To apply a style, select a text frame in your layout, press the [E] key to enter in editing mode, and move your cursor to the paragraph you want to change. In the Properties dialogue (open it with [F2]), open the Text tab and use the Paragraph Style dropdown to apply your style of choice.

Importing Styles

Importing styles refers to two things in Scribus: on one hand it can refer to importing styles from one layout into another, on the other it can refer to using markup tags in your raw text that are then translated into Scribus styles.

For the former, say you have started a new layout and it occurs to you that a style you used in a previous layout would work well in the current one. You can import styles by opening the Style Editor ([F3]) and clicking on Import. Scribus will open a file browser. Use it to navigate to where you have saved the Scribus file containing the styles you need, click on the file, and you will be able to pick and choose the styles to import into your current document.

You can pick and choose styles from a prior layout and import them into your current document.

You can pick and choose styles from a prior layout and import them into your current document.

The second way of “importing” is probably more interesting and the one that makes styles an enormous time saver. You must know that you can pepper your raw text with markup and have Scribus substitute the tags with Styles. This also eliminates the problem of working with several different text formats from your different writers. You use a format everyone is familiar with and can generate: raw text, nowadays, raw UTF8-encoded text.

Before the writer even starts writing, you send them to a page explaining the tags they can use. The writer sends you a TXT file which includes the markup and, in its simplest form, you import the text into Scribus and the program substitutes tags for paragraph styles.

To do this, create a text frame in your layout, right click on it and choose Get Text (or Contents > Get Text if you are using the 1.5.0 version of Scribus). In the dialogue that pops up, select Text Filters from the Importer: drop down and uncheck the Import Text Only checkbox. Search for and select the TXT file you want to import and press OK.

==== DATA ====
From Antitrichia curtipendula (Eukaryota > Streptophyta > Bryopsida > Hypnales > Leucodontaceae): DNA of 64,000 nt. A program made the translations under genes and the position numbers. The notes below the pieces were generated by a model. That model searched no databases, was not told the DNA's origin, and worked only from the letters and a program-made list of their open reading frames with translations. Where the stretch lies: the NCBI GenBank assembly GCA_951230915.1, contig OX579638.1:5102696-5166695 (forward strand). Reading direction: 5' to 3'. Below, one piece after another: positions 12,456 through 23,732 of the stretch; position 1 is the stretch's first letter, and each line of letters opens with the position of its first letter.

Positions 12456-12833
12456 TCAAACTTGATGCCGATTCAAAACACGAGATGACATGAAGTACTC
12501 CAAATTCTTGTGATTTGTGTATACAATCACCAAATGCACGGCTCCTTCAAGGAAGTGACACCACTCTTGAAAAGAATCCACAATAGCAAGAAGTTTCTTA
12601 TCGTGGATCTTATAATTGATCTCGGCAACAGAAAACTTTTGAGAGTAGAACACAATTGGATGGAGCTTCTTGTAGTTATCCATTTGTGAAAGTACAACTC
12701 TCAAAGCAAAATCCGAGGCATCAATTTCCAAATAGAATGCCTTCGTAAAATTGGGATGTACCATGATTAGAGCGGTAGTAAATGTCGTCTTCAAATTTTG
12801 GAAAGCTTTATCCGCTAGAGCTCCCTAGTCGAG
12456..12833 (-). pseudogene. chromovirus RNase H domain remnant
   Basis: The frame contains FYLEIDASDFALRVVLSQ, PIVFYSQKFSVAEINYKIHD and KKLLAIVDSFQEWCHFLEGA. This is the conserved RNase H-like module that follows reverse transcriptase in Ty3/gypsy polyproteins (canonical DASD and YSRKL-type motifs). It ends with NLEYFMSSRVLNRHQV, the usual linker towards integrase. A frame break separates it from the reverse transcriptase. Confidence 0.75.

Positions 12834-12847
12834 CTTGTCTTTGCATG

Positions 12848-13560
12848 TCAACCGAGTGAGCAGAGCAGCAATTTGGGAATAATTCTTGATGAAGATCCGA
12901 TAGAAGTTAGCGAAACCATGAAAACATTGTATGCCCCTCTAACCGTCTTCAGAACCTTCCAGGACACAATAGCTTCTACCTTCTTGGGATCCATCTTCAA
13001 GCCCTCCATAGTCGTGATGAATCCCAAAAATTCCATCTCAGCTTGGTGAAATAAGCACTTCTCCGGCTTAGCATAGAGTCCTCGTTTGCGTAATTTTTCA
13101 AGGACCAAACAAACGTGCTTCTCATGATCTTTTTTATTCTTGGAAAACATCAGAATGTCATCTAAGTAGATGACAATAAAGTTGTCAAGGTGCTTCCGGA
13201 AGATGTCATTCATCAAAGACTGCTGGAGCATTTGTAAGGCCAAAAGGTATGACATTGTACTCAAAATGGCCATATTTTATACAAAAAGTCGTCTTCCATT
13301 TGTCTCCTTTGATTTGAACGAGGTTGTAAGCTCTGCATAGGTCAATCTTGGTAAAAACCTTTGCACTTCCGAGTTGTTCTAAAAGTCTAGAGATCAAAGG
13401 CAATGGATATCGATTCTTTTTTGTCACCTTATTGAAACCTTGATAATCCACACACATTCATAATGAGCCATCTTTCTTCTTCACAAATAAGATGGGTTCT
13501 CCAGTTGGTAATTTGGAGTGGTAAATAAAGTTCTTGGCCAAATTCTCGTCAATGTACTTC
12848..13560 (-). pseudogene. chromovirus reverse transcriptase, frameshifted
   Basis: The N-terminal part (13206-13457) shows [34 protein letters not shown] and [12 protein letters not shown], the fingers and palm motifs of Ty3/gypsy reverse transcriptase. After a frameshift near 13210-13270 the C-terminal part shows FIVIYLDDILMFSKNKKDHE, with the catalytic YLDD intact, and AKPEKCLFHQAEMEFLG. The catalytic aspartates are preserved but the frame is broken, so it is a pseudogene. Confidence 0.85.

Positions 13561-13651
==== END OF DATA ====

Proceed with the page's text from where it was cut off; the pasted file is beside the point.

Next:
Now a new dialogue pops up. In this new dialogue box you can configure Scribus to substitute certain combinations of characters, i.e. your markup tags, for styles. Substitution rules are called a filters by Scribus, and although you can program a filter to change or delete any combination of characters for another, what you’re interested in right now are filters that Apply styles.

Select Apply from the first dropdown and paragraph style from the next. In the third dropdown choose the style you want to apply.

For example, in my markup, I use @T: at the beginning of a paragraph to indicate that what follows until the end of the paragraph is the title of the piece. I have in Scribus a corresponding style called T. To make a filter for the title, I would select T from the paragraph style dropdown.

In the next dropdown, select paragraphs starting with and in the text box immediately after it, type in your tag.

Following on from the example above, I would write @T: in the text box.

Don’t forget to tick and select the remove match option at the end of the filter so your markup tags get erased from the final Scribus text. When you are done matching styles to tags, click OK and Scribus will import your text, applying styles as it goes.

You can see an example of a filters and the final result in the image below.

Scribus filters allow you to swap markup for styles. The text shown in the background was generated automagically using the Scribus's text filter system.

Scribus filters allow you to swap markup for styles. The styled text shown in the background was generated automagically using the Scribus’s text filter system.

Filters are saved along with the Scribus file, so you can have a Scribus file as a template containing your filters and you won’t have to create them over and over again.